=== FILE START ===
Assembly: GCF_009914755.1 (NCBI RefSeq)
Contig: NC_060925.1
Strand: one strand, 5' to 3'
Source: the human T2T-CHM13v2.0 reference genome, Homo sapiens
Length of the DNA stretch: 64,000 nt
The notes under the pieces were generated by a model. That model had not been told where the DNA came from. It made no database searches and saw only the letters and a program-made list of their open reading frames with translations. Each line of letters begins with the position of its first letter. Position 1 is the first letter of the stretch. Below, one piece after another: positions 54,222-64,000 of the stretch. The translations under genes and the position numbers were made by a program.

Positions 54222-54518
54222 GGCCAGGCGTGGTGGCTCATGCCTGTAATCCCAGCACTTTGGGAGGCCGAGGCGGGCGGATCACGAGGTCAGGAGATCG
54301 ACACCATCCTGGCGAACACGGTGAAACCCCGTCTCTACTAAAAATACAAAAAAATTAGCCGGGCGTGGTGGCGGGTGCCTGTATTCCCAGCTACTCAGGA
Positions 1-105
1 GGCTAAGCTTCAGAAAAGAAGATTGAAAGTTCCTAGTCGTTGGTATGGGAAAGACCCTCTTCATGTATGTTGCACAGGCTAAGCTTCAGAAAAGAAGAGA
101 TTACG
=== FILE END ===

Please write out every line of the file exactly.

Assembly: GCF_009914755.1 (NCBI RefSeq)
Contig: NC_060925.1
Strand: one strand, 5' to 3'
Source: the human T2T-CHM13v2.0 reference genome, Homo sapiens
Length of the DNA stretch: 64,000 nt
The notes under the pieces were generated by a model. That model had not been told where the DNA came from. It made no database searches and saw only the letters and a program-made list of their open reading frames with translations. Each line of letters begins with the position of its first letter. Position 1 is the first letter of the stretch. Below, one piece after another: positions 54,222-64,000 of the stretch. The translations under genes and the position numbers were made by a program.

Positions 54222-54518
54222 GGCCAGGCGTGGTGGCTCATGCCTGTAATCCCAGCACTTTGGGAGGCCGAGGCGGGCGGATCACGAGGTCAGGAGATCG
54301 ACACCATCCTGGCGAACACGGTGAAACCCCGTCTCTACTAAAAATACAAAAAAATTAGCCGGGCGTGGTGGCGGGTGCCTGTATTCCCAGCTACTCAGGA
Positions 1-105
1 GGCTAAGCTTCAGAAAAGAAGATTGAAAGTTCCTAGTCGTTGGTATGGGAAAGACCCTCTTCATGTATGTTGCACAGGCTAAGCTTCAGAAAAGAAGAGA
101 TTACG